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Wrapping up in Zurich

Jul 16, 20104 mins
Business ContinuityData and Information SecurityIdentity Management Solutions

The third and final day of the Workshop on Cyber Security & Global Affairs and Security Confabulation IV at ETH in Zurich saw presentations addressing the ongoing challenges posed by cyber criminals. Here are a few highlights:

The Global Risk and the Challenges for Business

As societies become increasingly dependent upon the benefits and support structures provided by global technology systems, they are also becoming more and more vulnerable to attacks against those systems. Attacks are becoming more and more sophisticated and are increasingly difficult to detect or defend against. Akin to the “sleeper cells” found in a good spy novel, some attacks are subtle and designed to look for weaknesses and position themselves to exploit those weaknesses years from now.  

While businesses and governments are fully aware of these exploits, they are often hamstrung in their ability to defend against them, and often make matters worse by forcing poorly designed regulations upon those same organizations, draining resources away from where they could be better invested. In the U.S. for example, there are currently somewhere in the neighborhood of 36 pieces of legislation wending their way through the U.S. Congress, all dealing with various aspects of information security. In other cases existing regulatory environments hinder effective responses to cybercrimes. The most shocking example is that the major internet service providers (ISPs) can clearly see where botnets exist and where their attacks are targeted, but cannot take action to stop them due to existing provisions of archaic anti-trust regulations.

Getting on top of these issues requires that organizations:

  • Have strong governance and organizational structures,

  • regularly assess their risk postures using proven risk assessment frameworks,

  • build strategic plans that are integrated into the corporate model,

  • clearly understand that security can and should be seen as a business enabler and should never appear to stand alone,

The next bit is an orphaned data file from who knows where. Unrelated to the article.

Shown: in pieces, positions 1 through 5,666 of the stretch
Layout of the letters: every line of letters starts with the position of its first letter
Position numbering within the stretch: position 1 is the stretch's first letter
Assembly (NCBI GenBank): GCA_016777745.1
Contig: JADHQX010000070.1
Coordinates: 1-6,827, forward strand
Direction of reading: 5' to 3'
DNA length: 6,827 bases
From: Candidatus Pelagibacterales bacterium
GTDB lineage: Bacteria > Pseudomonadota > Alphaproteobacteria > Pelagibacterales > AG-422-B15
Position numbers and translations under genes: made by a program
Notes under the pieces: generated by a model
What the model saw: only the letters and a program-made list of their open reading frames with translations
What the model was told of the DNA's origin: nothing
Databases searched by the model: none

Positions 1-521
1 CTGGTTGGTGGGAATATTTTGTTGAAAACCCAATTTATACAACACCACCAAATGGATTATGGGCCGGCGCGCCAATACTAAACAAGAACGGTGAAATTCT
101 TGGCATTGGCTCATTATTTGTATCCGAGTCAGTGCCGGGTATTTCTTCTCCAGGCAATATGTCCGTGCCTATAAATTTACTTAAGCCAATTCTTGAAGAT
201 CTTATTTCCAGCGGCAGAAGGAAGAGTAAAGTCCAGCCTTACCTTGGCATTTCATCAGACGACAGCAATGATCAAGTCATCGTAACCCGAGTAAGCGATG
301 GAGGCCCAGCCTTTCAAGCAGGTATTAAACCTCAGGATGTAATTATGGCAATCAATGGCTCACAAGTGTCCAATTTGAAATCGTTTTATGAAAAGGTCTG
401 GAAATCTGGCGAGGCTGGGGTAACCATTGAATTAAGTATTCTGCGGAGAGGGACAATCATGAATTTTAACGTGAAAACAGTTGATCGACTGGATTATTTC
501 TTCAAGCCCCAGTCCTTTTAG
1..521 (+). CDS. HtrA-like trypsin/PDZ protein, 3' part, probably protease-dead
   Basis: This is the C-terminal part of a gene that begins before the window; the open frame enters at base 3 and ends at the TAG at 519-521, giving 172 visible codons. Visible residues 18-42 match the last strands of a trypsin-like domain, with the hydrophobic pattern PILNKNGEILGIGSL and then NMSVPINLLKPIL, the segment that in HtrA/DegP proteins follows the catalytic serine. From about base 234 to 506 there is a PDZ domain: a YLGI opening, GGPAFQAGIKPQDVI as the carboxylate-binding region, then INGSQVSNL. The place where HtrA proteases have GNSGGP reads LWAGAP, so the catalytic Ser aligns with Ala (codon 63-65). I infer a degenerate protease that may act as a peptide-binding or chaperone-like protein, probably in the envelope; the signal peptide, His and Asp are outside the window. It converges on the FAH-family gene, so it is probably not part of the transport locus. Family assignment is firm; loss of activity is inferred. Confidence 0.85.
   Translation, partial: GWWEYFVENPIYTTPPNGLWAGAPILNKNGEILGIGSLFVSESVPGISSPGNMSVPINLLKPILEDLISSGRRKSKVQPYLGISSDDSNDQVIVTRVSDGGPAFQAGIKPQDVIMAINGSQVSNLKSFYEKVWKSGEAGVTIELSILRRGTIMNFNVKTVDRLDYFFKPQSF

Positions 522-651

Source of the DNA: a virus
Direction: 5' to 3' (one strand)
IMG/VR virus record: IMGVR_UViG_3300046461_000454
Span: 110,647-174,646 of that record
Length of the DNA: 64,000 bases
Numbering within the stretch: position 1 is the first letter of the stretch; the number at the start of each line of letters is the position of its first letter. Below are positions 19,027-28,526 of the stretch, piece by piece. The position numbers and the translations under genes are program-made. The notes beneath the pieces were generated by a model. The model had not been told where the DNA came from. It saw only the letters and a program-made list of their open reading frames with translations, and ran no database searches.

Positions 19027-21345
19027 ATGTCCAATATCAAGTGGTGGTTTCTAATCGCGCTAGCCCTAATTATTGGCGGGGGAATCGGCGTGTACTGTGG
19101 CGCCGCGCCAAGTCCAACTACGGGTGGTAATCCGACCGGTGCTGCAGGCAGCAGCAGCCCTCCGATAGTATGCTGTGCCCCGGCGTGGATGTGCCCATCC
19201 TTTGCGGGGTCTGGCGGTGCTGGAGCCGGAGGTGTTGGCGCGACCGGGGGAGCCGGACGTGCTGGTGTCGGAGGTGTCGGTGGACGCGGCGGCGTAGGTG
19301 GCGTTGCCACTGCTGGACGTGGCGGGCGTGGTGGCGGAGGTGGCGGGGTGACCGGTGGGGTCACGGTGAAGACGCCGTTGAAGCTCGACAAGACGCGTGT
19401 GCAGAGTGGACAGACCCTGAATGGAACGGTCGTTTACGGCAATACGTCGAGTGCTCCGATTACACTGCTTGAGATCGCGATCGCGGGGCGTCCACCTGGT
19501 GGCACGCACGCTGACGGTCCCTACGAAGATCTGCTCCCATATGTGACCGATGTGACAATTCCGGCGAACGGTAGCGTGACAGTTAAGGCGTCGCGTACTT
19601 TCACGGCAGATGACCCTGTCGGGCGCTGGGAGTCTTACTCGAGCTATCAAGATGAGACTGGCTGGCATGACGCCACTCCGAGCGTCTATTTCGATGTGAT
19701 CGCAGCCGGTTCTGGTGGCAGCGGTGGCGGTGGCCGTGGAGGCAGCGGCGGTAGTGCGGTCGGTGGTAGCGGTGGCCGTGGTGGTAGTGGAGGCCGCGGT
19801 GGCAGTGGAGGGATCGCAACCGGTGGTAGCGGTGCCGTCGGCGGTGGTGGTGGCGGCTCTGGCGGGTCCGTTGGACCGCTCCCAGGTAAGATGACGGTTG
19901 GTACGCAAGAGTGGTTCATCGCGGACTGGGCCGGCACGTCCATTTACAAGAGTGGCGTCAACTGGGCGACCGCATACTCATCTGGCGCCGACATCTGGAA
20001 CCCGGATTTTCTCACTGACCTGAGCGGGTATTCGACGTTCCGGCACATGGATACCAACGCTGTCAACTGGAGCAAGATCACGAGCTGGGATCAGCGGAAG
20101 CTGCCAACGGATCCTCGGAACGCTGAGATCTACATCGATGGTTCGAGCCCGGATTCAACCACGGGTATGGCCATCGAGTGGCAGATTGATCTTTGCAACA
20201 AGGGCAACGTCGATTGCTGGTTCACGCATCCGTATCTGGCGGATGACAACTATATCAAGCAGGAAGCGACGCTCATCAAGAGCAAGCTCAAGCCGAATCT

• understand that policies are critical, but worthless, without proper enforcement tools, and, 

  •  continuously audit, assess and monitor…constant vigilance.

Payment System Security

Payment systems are increasing targets for exploit. Attackers design their exploits to target specific weaknesses and take advantage of the information they gain. Often, attacks are aimed at gathering intelligence that can be used for a competitive business advantage. For example, attackers will target communications between key executives or even the CSO, learning about business deals in the works, or how organizations are defending themselves so that the attacker can more easily exploit weaknesses.

Defense in depth takes on a whole new relevancy when you consider that many current security technologies are easily circumvented

  • Encryption: attackers are building customized hardware to help them crack encryption keys

  • DLP: sophisticated malware will know encrypt its payload of stolen information before sending it out to the attacker, allowing it to get by DLP engines

  •  Authentication systems can by defeated by traditional social engineering

  • Anti-virus protections are ineffective against polymorphic threats

  • And so on

Perhaps the most telling response to these threats is when businesses, like Google, make changes in the 10Q financial filings addressing the fact that they these attacks are persistent and that they may not be able to defend against them. Including these recognitions in safe harbor statements recognizes the severity of the risk.

A Global Strategic Approach to CyberCrime

The most effective way to fight cybercrime is through international cooperation between public and private entities and law enforcement. But that, in and of itself, will not solve the problem. We need to look at what is working well, and before governments begin to layer-on new regulations, what laws currently exist on the books that can be applied to cybercrimes, and which ones needs to be modified. Additionally, look for examples in traditional crime that are working well and try to apply the most effective parts of them to address the new and emerging threats. For example, if you look at how commercial child pornography cases are handled you’ll find that that can be an effective model for combating cybercrime.


As we sweltered through the heat (and accompanying lack of air conditioning) in Zurich, the goal of this workshop was to bring together some of the world’s leading thought leaders in security and, by listening to their ideas, advance the practice of security by understanding, developing and utilizing new methods to address the cyber risks that governments, businesses and individuals are dealing with in the face of sophisticated, persistent attackers. Through forty presentations we heard about the state of security, the challenges we face, and new ideas on how to respond to those threats. Clearly the most forward-thinking approach by security professionals I have seen to date. In the months to come we’ll see just how successful we were.